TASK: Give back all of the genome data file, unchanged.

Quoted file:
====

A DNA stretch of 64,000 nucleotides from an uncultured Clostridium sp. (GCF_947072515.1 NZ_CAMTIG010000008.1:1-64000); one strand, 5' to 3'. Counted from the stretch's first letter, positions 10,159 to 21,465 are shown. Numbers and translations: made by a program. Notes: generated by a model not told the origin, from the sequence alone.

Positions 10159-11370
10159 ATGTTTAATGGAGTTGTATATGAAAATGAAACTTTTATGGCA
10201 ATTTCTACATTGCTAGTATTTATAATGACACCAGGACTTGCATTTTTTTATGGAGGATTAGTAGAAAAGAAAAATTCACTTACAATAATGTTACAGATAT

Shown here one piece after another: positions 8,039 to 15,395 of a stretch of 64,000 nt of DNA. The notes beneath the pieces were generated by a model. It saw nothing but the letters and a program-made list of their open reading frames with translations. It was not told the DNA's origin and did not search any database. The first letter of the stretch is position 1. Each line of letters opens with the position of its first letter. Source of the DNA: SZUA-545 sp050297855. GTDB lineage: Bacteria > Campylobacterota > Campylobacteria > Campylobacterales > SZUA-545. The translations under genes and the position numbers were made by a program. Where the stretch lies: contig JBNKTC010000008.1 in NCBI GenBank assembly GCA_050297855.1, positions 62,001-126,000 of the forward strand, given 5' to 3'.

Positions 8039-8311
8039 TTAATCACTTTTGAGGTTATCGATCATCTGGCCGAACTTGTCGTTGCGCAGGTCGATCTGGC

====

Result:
A DNA stretch of 64,000 nucleotides from an uncultured Clostridium sp. (GCF_947072515.1 NZ_CAMTIG010000008.1:1-64000); one strand, 5' to 3'. Counted from the stretch's first letter, positions 10,159 to 21,465 are shown. Numbers and translations: made by a program. Notes: generated by a model not told the origin, from the sequence alone.

Positions 10159-11370
10159 ATGTTTAATGGAGTTGTATATGAAAATGAAACTTTTATGGCA
10201 ATTTCTACATTGCTAGTATTTATAATGACACCAGGACTTGCATTTTTTTATGGAGGATTAGTAGAAAAGAAAAATTCACTTACAATAATGTTACAGATAT

Shown here one piece after another: positions 8,039 to 15,395 of a stretch of 64,000 nt of DNA. The notes beneath the pieces were generated by a model. It saw nothing but the letters and a program-made list of their open reading frames with translations. It was not told the DNA's origin and did not search any database. The first letter of the stretch is position 1. Each line of letters opens with the position of its first letter. Source of the DNA: SZUA-545 sp050297855. GTDB lineage: Bacteria > Campylobacterota > Campylobacteria > Campylobacterales > SZUA-545. The translations under genes and the position numbers were made by a program. Where the stretch lies: contig JBNKTC010000008.1 in NCBI GenBank assembly GCA_050297855.1, positions 62,001-126,000 of the forward strand, given 5' to 3'.

Positions 8039-8311
8039 TTAATCACTTTTGAGGTTATCGATCATCTGGCCGAACTTGTCGTTGCGCAGGTCGATCTGGC